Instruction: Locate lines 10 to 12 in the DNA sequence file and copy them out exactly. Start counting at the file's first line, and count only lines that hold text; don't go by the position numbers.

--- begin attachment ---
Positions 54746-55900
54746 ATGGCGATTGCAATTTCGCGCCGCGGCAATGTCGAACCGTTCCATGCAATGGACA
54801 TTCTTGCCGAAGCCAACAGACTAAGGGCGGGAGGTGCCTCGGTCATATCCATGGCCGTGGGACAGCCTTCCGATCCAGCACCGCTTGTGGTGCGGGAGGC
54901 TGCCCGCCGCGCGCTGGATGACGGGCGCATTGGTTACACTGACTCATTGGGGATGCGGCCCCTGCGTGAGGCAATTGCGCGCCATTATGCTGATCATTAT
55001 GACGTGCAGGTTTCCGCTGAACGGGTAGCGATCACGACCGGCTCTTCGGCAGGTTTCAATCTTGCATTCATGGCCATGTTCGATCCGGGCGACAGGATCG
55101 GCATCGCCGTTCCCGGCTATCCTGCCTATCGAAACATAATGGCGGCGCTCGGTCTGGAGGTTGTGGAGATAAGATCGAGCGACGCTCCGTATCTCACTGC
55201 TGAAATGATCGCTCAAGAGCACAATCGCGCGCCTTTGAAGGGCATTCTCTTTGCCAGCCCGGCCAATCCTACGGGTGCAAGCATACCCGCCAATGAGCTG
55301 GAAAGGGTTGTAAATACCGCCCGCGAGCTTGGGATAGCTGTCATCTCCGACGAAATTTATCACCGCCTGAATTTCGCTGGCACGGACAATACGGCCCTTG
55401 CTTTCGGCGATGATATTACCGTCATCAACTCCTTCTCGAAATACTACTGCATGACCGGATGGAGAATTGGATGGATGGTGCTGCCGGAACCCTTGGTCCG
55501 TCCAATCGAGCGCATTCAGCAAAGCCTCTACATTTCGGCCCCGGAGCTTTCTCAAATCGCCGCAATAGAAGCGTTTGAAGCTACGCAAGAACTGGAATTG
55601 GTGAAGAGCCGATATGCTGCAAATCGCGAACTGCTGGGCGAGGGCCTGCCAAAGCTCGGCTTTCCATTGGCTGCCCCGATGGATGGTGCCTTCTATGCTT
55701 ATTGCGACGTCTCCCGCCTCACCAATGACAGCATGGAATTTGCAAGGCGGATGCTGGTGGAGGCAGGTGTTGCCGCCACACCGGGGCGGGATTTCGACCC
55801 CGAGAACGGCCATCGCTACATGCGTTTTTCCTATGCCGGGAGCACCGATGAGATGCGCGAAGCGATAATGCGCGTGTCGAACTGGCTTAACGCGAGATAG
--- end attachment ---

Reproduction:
55501 TCCAATCGAGCGCATTCAGCAAAGCCTCTACATTTCGGCCCCGGAGCTTTCTCAAATCGCCGCAATAGAAGCGTTTGAAGCTACGCAAGAACTGGAATTG
55601 GTGAAGAGCCGATATGCTGCAAATCGCGAACTGCTGGGCGAGGGCCTGCCAAAGCTCGGCTTTCCATTGGCTGCCCCGATGGATGGTGCCTTCTATGCTT
55701 ATTGCGACGTCTCCCGCCTCACCAATGACAGCATGGAATTTGCAAGGCGGATGCTGGTGGAGGCAGGTGTTGCCGCCACACCGGGGCGGGATTTCGACCC